From the Mixed-Up Files of Mrs. Basil E. Frankweiler by E. L. Konigsburg was first published in 1967. Since then, a few changes have been made at the Metropolitan Museum of Art. Admission is no longer free, and the fountain in which the Kincaid children bathe has been removed. Museum staff has been asked so many questions about this novel that they devoted an entire issue of their publication MuseumKids to it; it is commonly referred to as the “Mixed-Up Files Issue.” The novel won the Newbery Medal in 1968 and, though he has been asked repeatedly, the author says he will never write a sequel.
Mrs. Basil E. Frankweiler sends a file to her lawyer, Saxonberg. This file contains the following story, since he will not pay close enough attention to it when he is with her; he is too busy thinking about his grandchildren and other things. It also contains some changes to her will, which she is sure he will understand once he reads the file, which contains all the pieces of this story, put together like a jigsaw puzzle.
Claudia Kincaid is not fond of messy or uncomfortable things, so when she decides to run away she looks for someplace neat and comfortable and beautiful—such as the Metropolitan Museum of Art in New York City. She has saved enough money for herself and one other person to go with her, and she chooses Jamie, the second youngest of her three brothers. He is generally quiet, sometimes good for a laugh, and he saves his money. She does not tell Jamie about her plan until she has enough set aside to make her plan a reality, which takes long enough that she almost forgets why she is leaving. She is leaving because, as the oldest, she is being treated unfairly. She has to unload the dishwasher and set the table for dinner—on the same night—while her brothers do nothing. Claudia is leaving because of the injustice and the monotony. Her life is so predictable, and she is tired of being the straight-A student who is stuck in the same old routine every night. After saving her allowance for more than three weeks, twelve-year- old Claudia and nine-year-old Jamie will run away by taking a train into the city. Since she plans on coming home again after her family has developed some “Claudia appreciation,” she also has to save money for their return trip train fare. New York City is not so very far away; in fact, her father commutes from their home in Greenwich to the city every day. The crimes committed against Claudia certainly warrant a longer trip, but she loves the city and knows it is a good place to hide. She has planned well and sacrificed buying her favorite hot fudge sundaes so they will have enough money for their trip.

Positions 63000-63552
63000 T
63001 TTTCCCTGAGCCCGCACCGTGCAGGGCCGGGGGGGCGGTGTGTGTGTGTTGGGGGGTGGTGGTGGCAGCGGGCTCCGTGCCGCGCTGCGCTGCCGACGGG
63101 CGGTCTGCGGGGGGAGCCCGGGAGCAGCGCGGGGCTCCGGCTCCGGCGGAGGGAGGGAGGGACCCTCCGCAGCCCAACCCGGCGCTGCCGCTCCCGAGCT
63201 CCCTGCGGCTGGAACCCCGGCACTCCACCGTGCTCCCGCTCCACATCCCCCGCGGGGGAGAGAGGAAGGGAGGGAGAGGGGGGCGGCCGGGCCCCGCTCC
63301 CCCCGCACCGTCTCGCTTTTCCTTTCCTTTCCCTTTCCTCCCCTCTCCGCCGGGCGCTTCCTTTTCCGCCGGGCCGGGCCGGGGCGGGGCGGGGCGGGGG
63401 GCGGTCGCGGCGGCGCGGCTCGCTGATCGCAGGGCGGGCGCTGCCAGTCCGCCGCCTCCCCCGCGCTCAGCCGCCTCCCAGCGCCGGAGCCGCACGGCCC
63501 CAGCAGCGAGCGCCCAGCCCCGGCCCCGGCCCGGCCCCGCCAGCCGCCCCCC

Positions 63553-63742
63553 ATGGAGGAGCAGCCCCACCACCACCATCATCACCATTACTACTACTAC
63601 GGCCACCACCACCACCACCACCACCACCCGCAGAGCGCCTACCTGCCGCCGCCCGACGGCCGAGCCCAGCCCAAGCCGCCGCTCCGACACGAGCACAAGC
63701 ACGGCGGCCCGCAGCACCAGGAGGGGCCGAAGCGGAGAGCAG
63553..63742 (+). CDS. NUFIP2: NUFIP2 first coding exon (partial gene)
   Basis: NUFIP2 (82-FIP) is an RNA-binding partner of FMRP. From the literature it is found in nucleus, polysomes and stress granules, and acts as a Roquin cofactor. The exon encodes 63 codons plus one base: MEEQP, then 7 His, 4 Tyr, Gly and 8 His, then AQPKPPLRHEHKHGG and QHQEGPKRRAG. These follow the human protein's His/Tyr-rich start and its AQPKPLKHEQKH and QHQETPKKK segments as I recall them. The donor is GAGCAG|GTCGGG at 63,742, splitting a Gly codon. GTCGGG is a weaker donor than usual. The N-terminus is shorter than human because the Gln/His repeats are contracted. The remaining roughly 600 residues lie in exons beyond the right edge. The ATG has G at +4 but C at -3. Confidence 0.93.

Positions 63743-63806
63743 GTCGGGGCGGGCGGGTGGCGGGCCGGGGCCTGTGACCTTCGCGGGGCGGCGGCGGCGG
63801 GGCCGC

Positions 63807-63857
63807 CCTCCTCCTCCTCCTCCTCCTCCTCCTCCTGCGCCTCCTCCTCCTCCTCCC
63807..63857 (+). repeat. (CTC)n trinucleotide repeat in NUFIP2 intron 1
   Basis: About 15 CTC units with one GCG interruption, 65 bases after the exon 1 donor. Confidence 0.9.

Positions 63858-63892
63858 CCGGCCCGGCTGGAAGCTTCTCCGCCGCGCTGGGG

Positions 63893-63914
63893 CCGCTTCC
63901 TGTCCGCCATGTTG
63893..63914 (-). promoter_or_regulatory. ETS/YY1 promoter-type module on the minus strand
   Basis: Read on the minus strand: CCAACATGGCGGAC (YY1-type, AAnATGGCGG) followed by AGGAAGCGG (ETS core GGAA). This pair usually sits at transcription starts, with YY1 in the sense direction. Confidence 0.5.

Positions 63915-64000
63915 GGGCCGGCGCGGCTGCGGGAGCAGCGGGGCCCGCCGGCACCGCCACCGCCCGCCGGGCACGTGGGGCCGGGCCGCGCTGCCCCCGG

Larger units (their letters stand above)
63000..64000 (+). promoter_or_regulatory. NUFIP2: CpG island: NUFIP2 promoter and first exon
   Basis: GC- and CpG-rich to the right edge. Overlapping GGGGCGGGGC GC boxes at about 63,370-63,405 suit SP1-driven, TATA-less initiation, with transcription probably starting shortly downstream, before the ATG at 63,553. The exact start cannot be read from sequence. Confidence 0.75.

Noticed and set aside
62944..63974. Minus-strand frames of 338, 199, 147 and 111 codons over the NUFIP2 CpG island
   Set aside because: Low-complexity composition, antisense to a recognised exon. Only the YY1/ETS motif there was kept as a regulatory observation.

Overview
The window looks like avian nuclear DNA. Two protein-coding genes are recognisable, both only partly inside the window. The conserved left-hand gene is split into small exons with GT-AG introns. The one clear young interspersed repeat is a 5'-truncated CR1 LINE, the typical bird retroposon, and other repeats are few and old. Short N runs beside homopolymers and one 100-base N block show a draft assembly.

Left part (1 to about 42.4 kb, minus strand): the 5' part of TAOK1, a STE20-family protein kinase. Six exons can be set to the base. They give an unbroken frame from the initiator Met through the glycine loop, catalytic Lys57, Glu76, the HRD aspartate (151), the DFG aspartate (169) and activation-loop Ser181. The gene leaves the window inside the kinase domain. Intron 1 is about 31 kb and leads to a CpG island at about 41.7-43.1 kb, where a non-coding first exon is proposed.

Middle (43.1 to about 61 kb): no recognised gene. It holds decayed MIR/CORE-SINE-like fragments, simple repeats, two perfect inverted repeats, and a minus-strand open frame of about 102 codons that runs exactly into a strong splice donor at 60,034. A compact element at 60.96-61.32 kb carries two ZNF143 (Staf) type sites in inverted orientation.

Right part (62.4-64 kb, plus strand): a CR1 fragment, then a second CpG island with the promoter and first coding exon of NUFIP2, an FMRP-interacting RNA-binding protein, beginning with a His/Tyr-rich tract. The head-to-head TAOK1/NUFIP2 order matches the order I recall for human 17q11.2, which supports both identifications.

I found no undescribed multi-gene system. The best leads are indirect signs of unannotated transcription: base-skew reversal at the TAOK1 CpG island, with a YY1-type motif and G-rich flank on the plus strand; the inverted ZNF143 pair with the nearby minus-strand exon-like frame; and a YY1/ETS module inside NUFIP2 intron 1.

One Saturday Claudia is doing a chore she hates—emptying all the trash cans in the house—but discovers a train ticket with one ride left on it which the cleaning lady must have thrown away as trash. Because she and Jamie are young enough to ride for half fare, they will not have to purchase tickets to travel. Claudia decides they will leave on Wednesday and asks Jamie to sit by her on the bus so she can tell him about her plan. He is not thrilled at the summons and asks why she cannot pick on one of her other brothers. After she shares her plan, though, he appreciates being the chosen one.
Claudia tells him they are leaving on Wednesday because it is music lesson day. Not only can they pack their clothes in their book bags, but she can use her violin case and Jamie can use his trumpet case. When she asks Jamie how much money he has, he is hesitant to answer. When he finally tells her he has $24.43, Claudia knows she chose the right brother (for she only has $4.18). She also discovers the running card game Jamie and his friend have on the bus is actually her brother’s primary means of income—because he cheats. Claudia says she will give him a paper filled with all the details of their trip, which he must destroy after reading.
Jamie finds his detailed list on Tuesday night and carries out...
(The entire section is 4,420 words.)